Whatever your financial situation, it’s getting in the way of you doing your best work. Of you writing that book, sharing your art, and becoming the fully expressed creative human you’re longing to be.
So you’re ready to work on your relationship with money. And more than you need to understand investing or decide whether or not you can take a few days off this year, you need to create a healthier relationship with the numbers in your bank account.
Money feels like a problem without any clear solution. It doesn’t help that so many of the personal finance resources that are out there don’t speak to creatives. They’re either old and stuffy or geared towards people who have a regular paycheque.
So of course you feel overwhelmed every time you try to imagine your relationship with money being any different.
You would love to rewrite your money story, you just don’t know how.
A way of learning how to create financial stability that meets you where you’re at. A container that gives you clarity around your unique way of relating to money now and a possible new way of relating to it in the near future.
(Yes, it can be done.)
Here are some of the things that we’ll cover in this one-of-a-kind workshop for you—and other creatives—to create the financial stability you need to do your best work:
The archetype of the starving artist is old. As a writer, it’s possible for you to have a healthy relationship to money—even if you don’t have a lot of it—and also create your most inspired, touching, and creative work.
What would be possible if you could focus all of your energy on the words that matter to you instead of the numbers that stress you out?
What’s the smallest thing you can let yourself hope for when you imagine having financial stability?
What would that allow for in your writing practice? What about your life?
The truth is, being stressed about money all the time is emotionally exhausting. That’s energy you could spend on your writing. Or literally on anything else in your life.
Which is easier said than done, I know.
As a writer, I thought that I’d get to do my best work once I’d gotten out of debt. Once I had enough money in the bank to take a break from working all the time to rent a cabin in the woods for six weeks to write my book.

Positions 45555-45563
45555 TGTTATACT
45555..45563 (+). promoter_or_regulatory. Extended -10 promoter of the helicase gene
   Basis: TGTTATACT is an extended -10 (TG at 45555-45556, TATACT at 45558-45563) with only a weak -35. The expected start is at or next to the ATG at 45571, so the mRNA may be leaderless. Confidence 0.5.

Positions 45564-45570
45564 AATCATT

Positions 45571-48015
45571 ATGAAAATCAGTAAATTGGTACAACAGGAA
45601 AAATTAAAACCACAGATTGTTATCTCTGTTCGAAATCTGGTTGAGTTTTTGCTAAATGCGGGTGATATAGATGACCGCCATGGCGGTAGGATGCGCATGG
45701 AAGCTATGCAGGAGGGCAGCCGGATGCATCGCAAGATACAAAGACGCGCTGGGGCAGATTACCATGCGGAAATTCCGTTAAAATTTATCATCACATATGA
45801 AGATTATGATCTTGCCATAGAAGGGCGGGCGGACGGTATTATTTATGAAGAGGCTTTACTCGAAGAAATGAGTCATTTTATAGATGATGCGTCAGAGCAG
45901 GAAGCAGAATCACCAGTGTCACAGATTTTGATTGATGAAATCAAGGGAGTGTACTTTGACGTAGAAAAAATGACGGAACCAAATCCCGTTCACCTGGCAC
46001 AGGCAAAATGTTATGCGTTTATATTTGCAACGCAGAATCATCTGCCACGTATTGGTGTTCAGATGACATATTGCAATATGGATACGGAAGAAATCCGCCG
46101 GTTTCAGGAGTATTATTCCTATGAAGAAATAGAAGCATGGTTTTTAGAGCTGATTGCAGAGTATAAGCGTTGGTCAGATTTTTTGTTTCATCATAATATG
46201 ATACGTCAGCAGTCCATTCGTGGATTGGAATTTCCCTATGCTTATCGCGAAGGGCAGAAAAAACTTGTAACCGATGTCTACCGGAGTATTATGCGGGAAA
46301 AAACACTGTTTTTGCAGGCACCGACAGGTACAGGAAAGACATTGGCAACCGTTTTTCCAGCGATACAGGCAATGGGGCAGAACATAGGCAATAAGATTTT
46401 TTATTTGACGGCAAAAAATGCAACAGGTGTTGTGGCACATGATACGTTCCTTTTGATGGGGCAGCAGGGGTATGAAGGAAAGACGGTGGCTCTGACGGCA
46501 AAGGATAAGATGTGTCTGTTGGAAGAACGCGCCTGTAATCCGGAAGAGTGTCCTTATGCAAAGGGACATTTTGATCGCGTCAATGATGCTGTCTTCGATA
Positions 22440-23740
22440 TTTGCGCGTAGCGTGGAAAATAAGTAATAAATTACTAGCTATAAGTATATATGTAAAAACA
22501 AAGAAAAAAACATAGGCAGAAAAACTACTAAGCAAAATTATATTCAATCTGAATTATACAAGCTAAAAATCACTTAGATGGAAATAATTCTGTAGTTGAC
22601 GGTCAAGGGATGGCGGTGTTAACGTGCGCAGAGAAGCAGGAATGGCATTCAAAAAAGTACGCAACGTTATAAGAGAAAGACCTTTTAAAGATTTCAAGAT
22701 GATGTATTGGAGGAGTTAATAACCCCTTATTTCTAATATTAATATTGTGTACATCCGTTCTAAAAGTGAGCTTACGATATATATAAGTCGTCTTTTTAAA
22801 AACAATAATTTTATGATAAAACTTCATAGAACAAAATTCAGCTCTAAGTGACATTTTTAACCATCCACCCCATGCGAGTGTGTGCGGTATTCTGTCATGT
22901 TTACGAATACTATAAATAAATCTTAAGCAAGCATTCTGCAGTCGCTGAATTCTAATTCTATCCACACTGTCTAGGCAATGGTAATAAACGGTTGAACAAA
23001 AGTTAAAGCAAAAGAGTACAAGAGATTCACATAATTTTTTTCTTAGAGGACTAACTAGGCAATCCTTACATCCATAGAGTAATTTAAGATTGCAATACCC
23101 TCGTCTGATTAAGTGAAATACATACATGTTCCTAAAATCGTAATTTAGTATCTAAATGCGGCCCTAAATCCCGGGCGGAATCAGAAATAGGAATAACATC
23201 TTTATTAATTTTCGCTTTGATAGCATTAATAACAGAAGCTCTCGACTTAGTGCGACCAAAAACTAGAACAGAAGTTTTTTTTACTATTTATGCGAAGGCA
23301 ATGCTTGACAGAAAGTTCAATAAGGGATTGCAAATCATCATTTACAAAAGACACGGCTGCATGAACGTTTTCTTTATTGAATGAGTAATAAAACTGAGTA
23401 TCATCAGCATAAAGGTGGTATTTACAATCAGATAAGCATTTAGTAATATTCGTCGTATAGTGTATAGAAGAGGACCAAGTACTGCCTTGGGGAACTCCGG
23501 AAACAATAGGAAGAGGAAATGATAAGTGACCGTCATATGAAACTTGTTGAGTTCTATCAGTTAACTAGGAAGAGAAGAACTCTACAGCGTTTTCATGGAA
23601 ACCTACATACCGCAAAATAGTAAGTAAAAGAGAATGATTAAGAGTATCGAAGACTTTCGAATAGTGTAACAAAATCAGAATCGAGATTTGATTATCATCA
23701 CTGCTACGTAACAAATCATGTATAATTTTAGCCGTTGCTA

When I finally took a good look at my finances for the first time in my adult life—I had just turned 30—I realized that I might never get around to writing my book if that were the case. My debt was going nowhere fast and I didn’t want to have to wait that long to be able to create my best work.
I was wrong, of course.
I spent a year intentionally working on my relationship with money. I hired a skilled coach and taught myself to budget. I negotiated bigger freelance writing contracts with more stable cash flow before letting go of all my clients to focus on coaching creatives—and doing my personal writing—full-time.
I reworked my business, changed the services I was going to offer, and started to build out this workshop. I slowed down my debt repayment and put all of my effort into doing the work that would pay my bills as well as feed my soul.
All of this was only possible because I had a new relationship to money that was healthy and supportive. The money I did or didn’t have no longer spoke to my self-worth and this freed me up to do the only thing that really mattered to me: making art.
I hope you’ll join us for the first iteration of The Writer’s (Money) Workshop when it launches later this year. Workshop size is limited so that you get the attention and coaching you need to rewrite your money story and do your best work.